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**INTRODUCTION:**

The spheromak shape parameter:

So^2 = (Rs / Rc)

where:

Rs = outside radius

and

Rc = inside radius

is one of the most important spheromak characterization parameters. Experimental data shows that for plasma spheromaks:

So^2 ~ 4.2

Precise theoretical analysis elsewhere on this web site indicates that for quantum charged particles:

So^2 ~ 3.99596

On the web page titled: PLANCK CONSTANT AND FINE STRUCTURE CONSTANT it is stated that So ~ 2.0. The material on this web page supports that assertion.

The total static field energy contained in an electromagnetic spheromak can be expressed as:

Ett = [(Muo C^2 Qs^2) / 32] [1 / Ro] [4 So (So^2 - So + 1) / (So^2 + 1)^2]

where:

[1 / Ro]

= [(Pi Fh / C So)[Np^2 (So^2 + 1)^2 + Nt^2 (So^2 - 1)^2]^0.5

Hence:

Ett = [(Muo C^2 Qs^2) / 32] [4 So (So^2 - So + 1) / (So^2 + 1)^2]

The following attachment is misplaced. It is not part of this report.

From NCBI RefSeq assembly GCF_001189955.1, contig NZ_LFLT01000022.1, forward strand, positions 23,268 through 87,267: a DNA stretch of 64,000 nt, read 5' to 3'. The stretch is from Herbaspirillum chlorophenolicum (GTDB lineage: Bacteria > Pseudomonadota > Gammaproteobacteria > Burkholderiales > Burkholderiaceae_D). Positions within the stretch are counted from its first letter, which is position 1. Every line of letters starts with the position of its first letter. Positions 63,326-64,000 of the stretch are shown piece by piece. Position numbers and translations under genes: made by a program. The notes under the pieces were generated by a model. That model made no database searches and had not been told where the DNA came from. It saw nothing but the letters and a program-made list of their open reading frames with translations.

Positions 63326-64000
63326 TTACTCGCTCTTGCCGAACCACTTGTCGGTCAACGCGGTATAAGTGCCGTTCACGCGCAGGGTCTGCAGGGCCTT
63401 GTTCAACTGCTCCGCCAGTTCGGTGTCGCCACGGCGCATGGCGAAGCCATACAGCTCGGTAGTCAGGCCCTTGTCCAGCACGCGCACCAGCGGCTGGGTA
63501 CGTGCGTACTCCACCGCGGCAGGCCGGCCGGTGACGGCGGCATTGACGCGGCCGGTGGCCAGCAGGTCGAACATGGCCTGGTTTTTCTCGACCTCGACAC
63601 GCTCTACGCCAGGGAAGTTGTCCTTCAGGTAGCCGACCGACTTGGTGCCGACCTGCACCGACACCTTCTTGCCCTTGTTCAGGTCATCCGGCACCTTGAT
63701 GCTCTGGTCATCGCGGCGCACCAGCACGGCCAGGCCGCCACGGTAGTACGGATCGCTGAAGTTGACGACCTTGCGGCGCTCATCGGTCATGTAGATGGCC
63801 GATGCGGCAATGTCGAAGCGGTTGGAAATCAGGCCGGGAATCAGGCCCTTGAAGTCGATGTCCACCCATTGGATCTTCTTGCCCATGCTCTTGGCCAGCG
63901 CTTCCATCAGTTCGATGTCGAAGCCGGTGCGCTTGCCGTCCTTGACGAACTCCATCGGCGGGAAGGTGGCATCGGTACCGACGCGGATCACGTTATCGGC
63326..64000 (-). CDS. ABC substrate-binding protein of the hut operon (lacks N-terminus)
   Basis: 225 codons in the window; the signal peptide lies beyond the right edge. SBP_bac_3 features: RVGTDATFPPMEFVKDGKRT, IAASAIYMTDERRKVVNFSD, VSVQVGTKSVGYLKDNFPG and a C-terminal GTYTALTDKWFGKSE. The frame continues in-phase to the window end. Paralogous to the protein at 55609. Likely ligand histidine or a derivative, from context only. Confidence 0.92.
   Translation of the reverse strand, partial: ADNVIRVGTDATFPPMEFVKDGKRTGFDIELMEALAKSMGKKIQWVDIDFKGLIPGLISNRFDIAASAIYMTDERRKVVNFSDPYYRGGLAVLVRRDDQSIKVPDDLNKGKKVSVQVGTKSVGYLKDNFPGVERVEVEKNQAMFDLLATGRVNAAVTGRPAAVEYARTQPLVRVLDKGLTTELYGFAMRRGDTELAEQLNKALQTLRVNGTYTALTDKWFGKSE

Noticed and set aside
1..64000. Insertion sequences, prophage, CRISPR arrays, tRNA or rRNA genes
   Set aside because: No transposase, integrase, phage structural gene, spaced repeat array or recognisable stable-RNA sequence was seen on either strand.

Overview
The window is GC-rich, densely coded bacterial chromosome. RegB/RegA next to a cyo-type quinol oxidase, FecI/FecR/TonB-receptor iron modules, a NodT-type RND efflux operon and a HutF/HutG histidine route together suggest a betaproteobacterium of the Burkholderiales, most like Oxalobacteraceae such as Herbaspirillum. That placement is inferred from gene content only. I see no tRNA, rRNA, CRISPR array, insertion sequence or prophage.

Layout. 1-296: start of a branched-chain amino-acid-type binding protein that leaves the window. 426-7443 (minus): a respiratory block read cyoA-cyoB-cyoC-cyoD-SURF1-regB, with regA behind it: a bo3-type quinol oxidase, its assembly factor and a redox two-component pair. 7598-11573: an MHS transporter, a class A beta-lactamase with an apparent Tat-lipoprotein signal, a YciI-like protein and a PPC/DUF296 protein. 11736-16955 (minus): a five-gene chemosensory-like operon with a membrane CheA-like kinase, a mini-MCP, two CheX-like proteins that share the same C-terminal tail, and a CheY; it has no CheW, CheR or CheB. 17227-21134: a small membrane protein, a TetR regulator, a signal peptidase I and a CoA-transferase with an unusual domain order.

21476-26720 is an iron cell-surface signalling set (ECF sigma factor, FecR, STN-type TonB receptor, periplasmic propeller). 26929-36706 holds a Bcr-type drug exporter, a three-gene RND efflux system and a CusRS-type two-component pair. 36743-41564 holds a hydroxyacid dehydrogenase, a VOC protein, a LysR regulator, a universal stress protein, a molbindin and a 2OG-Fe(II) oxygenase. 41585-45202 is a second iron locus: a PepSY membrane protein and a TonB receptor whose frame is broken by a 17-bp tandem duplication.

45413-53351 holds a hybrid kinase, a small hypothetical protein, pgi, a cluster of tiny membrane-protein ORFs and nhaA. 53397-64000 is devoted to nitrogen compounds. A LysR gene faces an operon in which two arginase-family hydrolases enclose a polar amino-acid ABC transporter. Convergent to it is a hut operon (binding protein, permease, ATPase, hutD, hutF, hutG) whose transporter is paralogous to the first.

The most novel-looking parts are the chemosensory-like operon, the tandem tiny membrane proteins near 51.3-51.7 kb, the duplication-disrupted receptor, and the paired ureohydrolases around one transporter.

[(Pi Fh / C So)[Np^2 (So^2 + 1)^2 + Nt^2 (So^2 - 1)^2]^0.5

= [(Muo C Qs^2 Pi Fh) / 8] [(So^2 - So + 1) / (So^2 + 1)^2]

[Np^2 (So^2 + 1)^2 + Nt^2 (So^2 - 1)^2]^0.5

= [(Muo C Qs^2 Pi Fh) / 8] [(So^2 - So + 1) / (So^2 + 1)^2]

[Np^2 + [Nt^2 (So^2 - 1)^2 / (So^2 + 1)^2]^0.5 (So^2 + 1)

Define:

Nr = Np / Nt

and

R = (So^2 - 1) / (So^2 + 1)

Then:

Ett = [(Muo C Qs^2 Pi Fh) / 8] [(So^2 - So + 1) / (So^2 + 1)]

[Np^2 + Nt^2 R^2]^0.5

When a spheromak is at its stable state:

Np^2 (So^2 + 1)^2 ~ Nt^2 (So^2 - 1)^2

Hence:

Nr = (Np / Nt)

~ (So^2 - 1) / (So^2 + 1)

Hence:

Nr^2 ~ [(So^2 - 1) / (So^2 + 1)]^2

= R^2

The spheromak static field energy is given by:

Ett= [(Muo C Qs^2 Pi Fh) / 8] [(So^2 - So + 1) / (So^2 + 1)]

Nt [Nr^2 + R^2]^0.5

= [(Muo C Qs^2 Pi Fh Nt) / 8] [(So^2 - So + 1) / (So^2 + 1)][Nr^2 + R^2]^0.5

However, the web page titled ELECTROMAGNETIC SPHEROMAK shows that the spheromak boundary condition is:

[Nr^2 + R^2] = {1 / [(Pi / 2)^2 - (F / R)^2]}

where F indicates the electric field ratio at the spheromak wall at R = Rc, H = 0.

Generally 0.5 < F < 1.0. Note that F = 1.0 for a metal sphere and 0.5 for a flat plate.

Hence:

Ett = [(Muo C Qs^2 Pi Fh Nt) / 8] [(So^2 - So + 1) / (So^2 + 1)]

{1 / [(Pi / 2)^2 - (F / R)^2]^0.5}

In order for the Planck Constant h and Fine Structure Constant Alpha to be really constant the product: